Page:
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Posted: Fri 13 Aug 2010 10:18
by Yvonne

Protecting Your Back, Neck And Arms From 'Laptop-itis'
The symptoms are familiar to any student who has ever spent a long night pounding out a paper on a laptop computer: an aching neck, throbbing head and tingling fingers.

Because of the way the computers are designed, using a laptop almost inevitably leads to poor posture, said Kevin Carneiro, DO, a doctor in the Department of Physical Medicine and Rehabilitation at the University of North Carolina at Chapel Hill School of Medicine. Incorrect posture and computer overuse can cause debilitating physical problems, such as sore muscles or repetitive stress injuries. Typing can also cause carpal tunnel syndrome, an injury to the nerve that passes through the wrist.

Carneiro said that when you work at a computer, your body should form 90-degree angles at your elbows, knees and hips. Meanwhile, your eyes should look straight ahead at the top third of the screen.

But because the keyboard and monitor are combined in a laptop, they can't be positioned independently for typing and viewing.

"When you use a laptop, you have to make some sort of sacrifice," Carneiro said

Most laptop users end up with incorrect neck or shoulder posture, he said, which can lead to muscle pain in those areas.

The problem is likely to become more widespread as many universities, including UNC-Chapel Hill, now require first-year students to purchase laptops.

In 2008, global sales of laptops surpassed that of desktop computers for the first time, according to iSuppli, a market research firm based in El Segundo, Calif.

For frequent laptop users, Carneiro said the ideal solution is to use a docking station. The station links a laptop to another monitor and keyboard or to a stand that raises the screen to a higher level. You can also use a FireWire or USB cable to connect your laptop to an extra monitor or keyboard, which you can then adjust to the proper height.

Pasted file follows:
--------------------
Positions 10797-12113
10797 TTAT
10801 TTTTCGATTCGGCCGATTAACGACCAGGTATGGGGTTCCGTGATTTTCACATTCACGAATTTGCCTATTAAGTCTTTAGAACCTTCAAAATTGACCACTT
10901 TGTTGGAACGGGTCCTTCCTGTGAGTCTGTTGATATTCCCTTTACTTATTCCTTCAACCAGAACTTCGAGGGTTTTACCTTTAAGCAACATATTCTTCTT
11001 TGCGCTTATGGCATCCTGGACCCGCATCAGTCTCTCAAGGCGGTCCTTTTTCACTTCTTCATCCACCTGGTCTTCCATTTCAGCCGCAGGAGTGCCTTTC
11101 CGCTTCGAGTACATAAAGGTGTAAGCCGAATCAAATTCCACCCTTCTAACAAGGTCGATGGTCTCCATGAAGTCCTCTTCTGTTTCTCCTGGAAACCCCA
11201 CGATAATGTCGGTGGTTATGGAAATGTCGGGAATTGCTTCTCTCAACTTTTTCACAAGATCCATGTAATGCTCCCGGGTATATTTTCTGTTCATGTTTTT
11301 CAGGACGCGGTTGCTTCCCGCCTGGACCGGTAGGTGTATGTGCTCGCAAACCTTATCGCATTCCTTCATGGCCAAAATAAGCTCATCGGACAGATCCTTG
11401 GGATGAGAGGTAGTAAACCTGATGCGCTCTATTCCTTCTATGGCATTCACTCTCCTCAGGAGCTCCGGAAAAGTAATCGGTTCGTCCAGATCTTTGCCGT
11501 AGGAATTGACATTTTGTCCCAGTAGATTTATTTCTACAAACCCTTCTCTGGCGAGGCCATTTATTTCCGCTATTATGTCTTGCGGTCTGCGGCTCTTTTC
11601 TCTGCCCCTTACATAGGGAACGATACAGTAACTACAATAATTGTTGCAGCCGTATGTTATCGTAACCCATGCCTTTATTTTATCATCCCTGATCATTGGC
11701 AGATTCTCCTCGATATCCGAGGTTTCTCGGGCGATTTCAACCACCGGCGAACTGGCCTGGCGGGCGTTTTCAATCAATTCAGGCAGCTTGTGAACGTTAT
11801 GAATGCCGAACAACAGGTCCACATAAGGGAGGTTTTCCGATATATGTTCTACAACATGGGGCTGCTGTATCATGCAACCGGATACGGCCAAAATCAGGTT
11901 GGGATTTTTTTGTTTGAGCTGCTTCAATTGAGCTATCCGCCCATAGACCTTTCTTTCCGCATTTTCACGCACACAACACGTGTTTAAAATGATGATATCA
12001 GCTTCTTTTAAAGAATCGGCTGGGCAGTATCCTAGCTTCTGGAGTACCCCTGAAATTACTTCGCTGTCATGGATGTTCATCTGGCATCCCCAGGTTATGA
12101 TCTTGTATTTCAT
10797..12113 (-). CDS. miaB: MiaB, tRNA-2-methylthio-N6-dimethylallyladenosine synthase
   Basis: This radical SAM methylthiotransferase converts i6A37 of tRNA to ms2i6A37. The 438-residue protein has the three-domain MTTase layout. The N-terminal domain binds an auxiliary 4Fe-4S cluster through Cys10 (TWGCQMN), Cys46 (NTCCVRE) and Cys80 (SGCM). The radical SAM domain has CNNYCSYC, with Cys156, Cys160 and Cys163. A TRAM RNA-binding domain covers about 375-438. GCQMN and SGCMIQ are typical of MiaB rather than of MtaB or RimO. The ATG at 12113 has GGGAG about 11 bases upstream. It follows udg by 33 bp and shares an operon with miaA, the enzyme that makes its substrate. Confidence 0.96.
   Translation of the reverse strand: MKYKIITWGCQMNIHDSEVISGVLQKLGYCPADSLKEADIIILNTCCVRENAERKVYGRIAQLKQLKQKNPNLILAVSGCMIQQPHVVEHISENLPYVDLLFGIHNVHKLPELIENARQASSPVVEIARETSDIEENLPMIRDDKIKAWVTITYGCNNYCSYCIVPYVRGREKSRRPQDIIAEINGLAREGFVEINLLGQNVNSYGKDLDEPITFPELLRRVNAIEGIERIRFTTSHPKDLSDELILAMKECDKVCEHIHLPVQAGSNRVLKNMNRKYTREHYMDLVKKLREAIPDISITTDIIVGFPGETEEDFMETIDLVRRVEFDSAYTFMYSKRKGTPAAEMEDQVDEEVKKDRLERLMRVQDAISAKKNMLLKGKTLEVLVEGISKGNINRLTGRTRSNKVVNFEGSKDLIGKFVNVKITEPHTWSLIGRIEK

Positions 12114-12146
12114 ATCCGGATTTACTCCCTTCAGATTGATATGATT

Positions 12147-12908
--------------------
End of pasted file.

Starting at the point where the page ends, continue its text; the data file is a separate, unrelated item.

-- When you purchase a laptop, consider how much it weighs, including accessories such as the power cord, spare battery or external hard drive. If you're a student, remember that you'll be carrying heavy textbooks in addition to the computer.

-- For your dorm room, obtain an adjustable chair with back support.

-- As you use the laptop, position it directly in front of you on your desk. Adjust it so that you can read the screen without bending your neck, such as by using a docking station.

-- Set up your mouse so that your wrist is in a neutral position. Both your wrists and elbows should be supported.

-- Take short breaks every 20 minutes to allow your muscles to rest in a different position. As a bonus, taking breaks will help you maintain your concentration as you power through long papers.

-- During your breaks, adjust your posture by shrugging your shoulder and gently rolling your head from side to side. You can also try Bruegger's position, which helps to keep the spine straight, shoulders level and shoulder blades close together, Carneiro said.

-- Watch for these warning signs: neck and shoulder pain, headaches at the top of your head, wrist pain or tingling in your fingers, particularly in your thumb. These symptoms indicate that you need to take more frequent breaks, adjust your posture or see a doctor.

-- Stay hydrated. Drinking plenty of water keeps the discs in your back lubricated and healthy, Carneiro said. And don't forget to exercise daily.

Re: 'Laptop-itis'

Posted: Fri 13 Aug 2010 17:54
by Cobwebby
Funny that you should post this today. My personal desk top is on the fritz so I occassionally go on my daughter's laptop- and it is always a frustrating experience for me. Especially the back pain, and my fingers are so oriented to a different keyboard that I make a ton of mistakes. It is very laborious!
and we currently do not have internet- so I making a quick stop from a friend's computer.

Anyway- fortnately 'laptop-itis ' is something I can and will avoid. Thanks for the affirmation that it's not just me-simply an old dog unable to learn new tricks. ;)

Re: 'Laptop-itis'

Posted: Sat 14 Aug 2010 11:17
by Yvonne
My daughters are always with the laptop on their lap on the couch or in bed

I can't that, I find it an awful position. I prefer sitting on a decent seat at the computer

And when I use the laptop I put him on the table and is also just sitting on a chair. Otherwise I get very quickly complaints